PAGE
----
I confess that the example of that woman left me wanting to write to the Holy Father (something I may in fact do). In cultures where women are still not fully respected as equal partners in a marriage (and some parts of Latin America do come to mind), a wife who asks her husband to practice periodic abstinence for the sake of the family's well being may fear losing him completely. "He will leave me for someone else," said one woman to the Catholic healthcare worker. Our pragmatic neighbors might use cases like this to "prove" the need for artificial contraception, but that does not address the deeper issue: men who do not love their wives, but see them as a personal prostitute who must be available at his call. All the contraception in the world won't change that situation; it will only cement it even more into the fallen culture of machismo. 

The Holy Father also stressed his appreciation of Blessed Pope Paul VI as a prophet in a world where people "in the know" were jumping on the population explosion bandwagon. His 1968 "refusal" (to approve artificial contraception) was not a matter of being close-minded, but was actually visionary. Francis went on to observe that a practical neo-Malthusianism is alive and well in Italy and Spain (where the birth rate is lower than 1%), but that it is predominantly a play for control of humanity on the part of those in power.

I think there is one conclusion we must all draw from the many, many misleading headlines where Pope Francis is concerned: we need to learn Italian!!!

Pope Francis explains "ideological colonization" in greater detail

During his talk to families last week in the Philippines, Pope Francis warned about "ideological colonization," and mentioned, in passing, a few examples. Naturally, the media jumped on only one of those examples, "redefining marriage" (which the Vatican spokesperson acknowledged referred to same-sex unions seeking the legal status of marriage).  I had posted on Twitter a link to an article about the talk, and all the engagement I received that day focused on the one example. No one seemed to notice that the Pope was taking aim not at a proposed law, or a way of life, but an "ideology," a way of thinking that is imposed "from on high," from a position of power, and that restricts true human freedom. Unfortunately, so many people have a personal investment in a change of law that the warning about the loss of real freedom completely passed them by.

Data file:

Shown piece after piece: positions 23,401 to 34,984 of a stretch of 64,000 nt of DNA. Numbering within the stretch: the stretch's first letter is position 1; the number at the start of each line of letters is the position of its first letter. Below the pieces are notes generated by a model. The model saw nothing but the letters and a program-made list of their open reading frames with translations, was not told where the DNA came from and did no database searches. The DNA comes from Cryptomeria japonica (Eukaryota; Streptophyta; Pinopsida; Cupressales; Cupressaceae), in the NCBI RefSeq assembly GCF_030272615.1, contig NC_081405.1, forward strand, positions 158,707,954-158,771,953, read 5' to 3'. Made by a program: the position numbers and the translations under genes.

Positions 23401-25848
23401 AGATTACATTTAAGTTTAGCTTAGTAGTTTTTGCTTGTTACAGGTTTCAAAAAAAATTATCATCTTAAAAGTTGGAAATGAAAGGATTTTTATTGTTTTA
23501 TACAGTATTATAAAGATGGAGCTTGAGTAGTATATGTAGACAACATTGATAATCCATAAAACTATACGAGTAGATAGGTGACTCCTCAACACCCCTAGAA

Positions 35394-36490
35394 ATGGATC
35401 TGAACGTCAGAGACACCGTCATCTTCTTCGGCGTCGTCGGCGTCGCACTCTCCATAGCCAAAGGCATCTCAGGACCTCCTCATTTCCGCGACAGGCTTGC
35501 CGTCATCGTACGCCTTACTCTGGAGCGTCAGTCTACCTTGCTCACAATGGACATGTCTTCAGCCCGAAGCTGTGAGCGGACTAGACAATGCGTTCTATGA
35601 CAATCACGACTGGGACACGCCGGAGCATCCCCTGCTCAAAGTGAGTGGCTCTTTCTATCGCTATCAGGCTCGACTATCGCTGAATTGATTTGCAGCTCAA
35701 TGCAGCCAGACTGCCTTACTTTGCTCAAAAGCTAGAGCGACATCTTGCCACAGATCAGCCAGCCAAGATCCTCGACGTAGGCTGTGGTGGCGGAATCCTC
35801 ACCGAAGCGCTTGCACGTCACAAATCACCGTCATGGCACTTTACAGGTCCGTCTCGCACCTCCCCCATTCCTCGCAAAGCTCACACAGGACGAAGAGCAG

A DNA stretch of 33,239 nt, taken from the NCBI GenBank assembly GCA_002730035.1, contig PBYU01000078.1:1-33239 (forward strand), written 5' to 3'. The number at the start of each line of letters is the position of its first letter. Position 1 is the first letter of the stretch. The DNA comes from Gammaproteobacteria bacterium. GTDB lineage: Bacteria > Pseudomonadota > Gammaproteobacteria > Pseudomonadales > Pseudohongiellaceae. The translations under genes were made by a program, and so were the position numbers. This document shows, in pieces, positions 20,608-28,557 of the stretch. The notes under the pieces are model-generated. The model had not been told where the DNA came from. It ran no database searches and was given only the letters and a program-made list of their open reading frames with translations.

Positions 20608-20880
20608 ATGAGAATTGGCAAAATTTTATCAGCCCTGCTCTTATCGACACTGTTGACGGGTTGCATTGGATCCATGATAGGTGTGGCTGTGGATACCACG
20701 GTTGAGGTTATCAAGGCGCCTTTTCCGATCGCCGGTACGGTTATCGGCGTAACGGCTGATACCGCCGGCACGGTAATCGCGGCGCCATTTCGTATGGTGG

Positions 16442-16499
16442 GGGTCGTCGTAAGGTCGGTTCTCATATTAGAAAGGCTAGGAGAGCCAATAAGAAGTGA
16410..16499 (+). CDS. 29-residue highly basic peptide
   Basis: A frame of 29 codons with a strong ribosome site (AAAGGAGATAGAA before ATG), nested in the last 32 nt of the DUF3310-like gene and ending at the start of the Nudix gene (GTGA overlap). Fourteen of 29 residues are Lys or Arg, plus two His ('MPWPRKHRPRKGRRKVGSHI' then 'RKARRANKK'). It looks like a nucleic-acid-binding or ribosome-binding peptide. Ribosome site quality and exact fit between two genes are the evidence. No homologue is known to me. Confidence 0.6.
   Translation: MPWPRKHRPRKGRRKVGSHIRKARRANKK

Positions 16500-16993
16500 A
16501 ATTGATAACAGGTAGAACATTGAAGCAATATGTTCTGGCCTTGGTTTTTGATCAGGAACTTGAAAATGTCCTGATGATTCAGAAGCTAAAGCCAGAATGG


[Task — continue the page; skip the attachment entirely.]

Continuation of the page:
On the plane ride home, the Pope took questions from the press, and a French reporter seized the occasion to ask for more detail about "ideological colonization." The Holy Father's answer is worth reading (emphases mine):

Ideological colonization. I'll give just one example that I saw myself. Twenty years ago, in 1995, a minister of education asked for a large loan to build schools for the poor. They gave it to her on the condition that in the schools there would be a book for the children of a certain level, no? It was a school book, a book prepared well, didactically, in which gender theory was taught.
This woman needed the money but that was the condition. Clever woman, she said yes and did it again and again and it went ahead like this and that's how it was achieved. This is ideological colonization.
They introduce to the people an idea that has nothing nothing to do with the nation. Yes, with groups of people, but not with the nation. And they colonize the people with an idea which changes, or wants to change, a mentality or a structure.
During the synod, the African bishops complained about this. Which was the same story, certain loans in exchange for certain conditions -- I say only these things that I have seen.
Why do I say ideological colonization? Because they take, they really take, they take the need of a people to seize an opportunity to enter and grow strong -- with the children. But it is not new, this. The same was done by the dictatorships of the last century. They entered with their own doctrine -- think of the Balilla (Mussolini’s fascist youth organization -- editor’s note), think of the Hitler Youth.
They colonized the people, but they wanted to do it. But how much suffering -- peoples must not lose their freedom. Each people has its own culture, its own history. Every people has its own culture.
But when conditions come imposed by imperial colonizers, they seek to make these peoples lose their own identity and make a uniformity. This is the globalization of the sphere -- all the points are equidistant from the center. And the true globalization -- I like to say this -- is not the sphere. It is important to globalize, but not like the sphere; rather, like the polyhedron. Namely that each people, every part, conserves its own identity without being ideologically colonized. These are the ideological colonizations.
There is a book, excuse me but I'll make a commercial, there is a book that maybe is a bit heavy at the beginning because it was written in 1903 in London. It is a book that at that time, the writer had seen this drama of ideological colonization and wrote in that book. It is called "The Lord of the Earth" or "The Lord of the World." One of those. The author is Benson, written in 1903. I advise you to read it. Reading it, you'll understand well what I mean by ideological colonization.

Monday, January 19, 2015

Keeper of the Garments

The Feast of the Conversion of St Paul falls on Sunday this year, which means that it will be skipped over liturgically--but not ignored by us. The Daughters of St Paul pray an informal novena for the January feast (our solemn feast and novena fall in June), and it was during yesterday's prayer that the thought came to me to offer this novena in a special way for the conversion of the next St Paul.

Somewhere in this world of ours is a religiously motivated zealot (or two) with a pedigree like the